Open Vet J. 2021; 11(3): 517-524
Open Veterinary Journal, (2021), Vol. 11(3): 517–524
Molecular characterization and in vivo pathogenicity study of Listeria monocytogenes isolated from fresh and frozen local and imported fish in Jordan
Yaser Tarazi1*, Saeb El-Sukhon1, Adil Al-Rahbi2 and Zuhair Bani Ismail3
1Department of Basic Veterinary Sciences, Faculty of Veterinary Medicine, Jordan University of Science and Technology, Irbid, Jordan
2Ministry of Agriculture, Fisheries and Water Resources, Mascat, Oman
3Department of Clinical Veterinary Medicine, Faculty of Veterinary Medicine, Jordan University of Science and Technology, Irbid, Jordan
*Corresponding Author: Yaser Tarazi. Department of Basic Veterinary Sciences, Faculty of Veterinary Medicine, Jordan University of Science and Technology, Irbid, Jordan. Email: tarazi [at] just.edu.jo
Submitted: 21/06/2021 Accepted: 01/09/2021 Published: 30/09/2021
© 2021 Open Veterinary Journal
Background: Listeria monocytogenes (L. monocytogenes) is a serious zoonotic and food transmitted human pathogen causing meningitis and abortions. Several outbreaks of listeriosis have been associated with the consumption of ready-to-eat food products; dairy, meat, fish, and contaminated fruits and vegetables worldwide.
Aim: This study was designed to detect and characterize L. monocytogenes isolated from local and imported fish in Jordan.
Methods: A total of 170 fish (70 local and 100 imported), of which 140 fresh and 30 frozen samples were used in this study. Listeria monocytogenes was cultured and initially identified using conventional microbiological methods. For confirmation and serotyping of the L. monocytogenes isolates, PCR techniques were used. Using oral and intraperitoneal administration, mice were used to determine the pathogenicity and LD50 of the isolated L. monocytogenes.
Results: A total of 72 Listeria spp. isolates were cultured from fish. Of those, 24 were positively identified as L. monocytogenes. Other strains of Listeria spp. were L. ivanovii (21), L. innocua (11), and L. grayi (16). Serotyping of the L. monocytogenes indicated that 14 isolates belonged to the 1/2b, 3b serotypes whereas 10 isolates belonged to the 4a and 4c serotypes. All isolates were virulent to mice with an LD50 dose ranging from 3 × 1010 CFU/ml to 3 × 107.5 CFU/ml. All the virulent isolates belonged to the serotype 1/2b. Histopathologically, dead mice showed multiple necrotic lesions in the liver and spleen.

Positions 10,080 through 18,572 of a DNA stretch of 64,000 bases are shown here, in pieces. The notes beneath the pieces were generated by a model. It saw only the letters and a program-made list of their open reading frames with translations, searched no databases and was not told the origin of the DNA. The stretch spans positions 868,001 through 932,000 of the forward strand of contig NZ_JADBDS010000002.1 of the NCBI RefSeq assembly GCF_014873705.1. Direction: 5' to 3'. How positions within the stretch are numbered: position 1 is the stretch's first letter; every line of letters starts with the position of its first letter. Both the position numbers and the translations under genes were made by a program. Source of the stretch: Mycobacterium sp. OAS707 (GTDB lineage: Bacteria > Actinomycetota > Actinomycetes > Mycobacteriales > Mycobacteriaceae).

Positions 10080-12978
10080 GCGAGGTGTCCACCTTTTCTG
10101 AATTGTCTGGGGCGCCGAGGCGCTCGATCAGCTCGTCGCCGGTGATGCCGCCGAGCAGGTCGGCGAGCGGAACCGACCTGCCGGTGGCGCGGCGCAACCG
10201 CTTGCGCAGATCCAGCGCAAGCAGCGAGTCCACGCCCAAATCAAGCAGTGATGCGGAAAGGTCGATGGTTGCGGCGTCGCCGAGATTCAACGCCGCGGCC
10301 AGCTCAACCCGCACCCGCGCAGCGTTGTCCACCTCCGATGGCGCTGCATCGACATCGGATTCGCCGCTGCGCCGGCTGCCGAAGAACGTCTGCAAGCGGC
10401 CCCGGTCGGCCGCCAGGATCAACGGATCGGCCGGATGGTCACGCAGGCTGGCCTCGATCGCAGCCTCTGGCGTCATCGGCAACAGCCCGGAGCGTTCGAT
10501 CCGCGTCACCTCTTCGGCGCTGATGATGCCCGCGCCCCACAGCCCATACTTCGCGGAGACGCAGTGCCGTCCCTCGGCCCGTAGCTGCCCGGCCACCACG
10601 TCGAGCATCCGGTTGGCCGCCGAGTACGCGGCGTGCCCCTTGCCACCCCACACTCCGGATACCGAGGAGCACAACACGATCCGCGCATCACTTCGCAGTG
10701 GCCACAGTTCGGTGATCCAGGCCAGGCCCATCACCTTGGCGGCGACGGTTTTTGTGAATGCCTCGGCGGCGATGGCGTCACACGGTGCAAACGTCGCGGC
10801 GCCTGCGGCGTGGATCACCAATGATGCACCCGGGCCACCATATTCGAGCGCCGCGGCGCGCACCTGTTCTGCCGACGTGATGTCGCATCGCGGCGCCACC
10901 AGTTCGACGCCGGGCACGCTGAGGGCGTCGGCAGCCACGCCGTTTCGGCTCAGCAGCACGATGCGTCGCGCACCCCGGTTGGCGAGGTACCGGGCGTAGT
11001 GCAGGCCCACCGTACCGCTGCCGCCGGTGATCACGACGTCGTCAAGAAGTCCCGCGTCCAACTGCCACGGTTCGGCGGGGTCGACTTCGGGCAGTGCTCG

Conclusion: Results of this study showed the presence of potentially pathogenic L. monocytogenes in fresh and frozen, local, and imported fish in Jordan. Strict monitoring and quality control regulatory measures must be adopted to prevent future outbreaks of food poisoning associated with fish consumption.
Keywords: L. monocytogenes, Fish, Serotypes, Virulence, Nested PCR.
Members of the genus Listeria are widely distributed in the environment and consist of eight species; L. monocytogenes, L. ivanovii, L. seeligeri, L. innocua, L. welashimari, L. grayi, L. marthii and L. rocourtiae (Skowron et al., 2019). Listeria monocytogenes survive under food preservation conditions, including pH, salinity, and refrigeration (Swaminathan and Gerner-Smidt, 2007; Buchanan et al., 2017; Jordan and McAuliffe, 2018; Cabal et al., 2019). It can also withstand the high pressure and light therapy commonly used to control the growth of organisms in food (Buchanan et al., 2017; Jordan and McAuliffe, 2018; Cabal et al., 2019).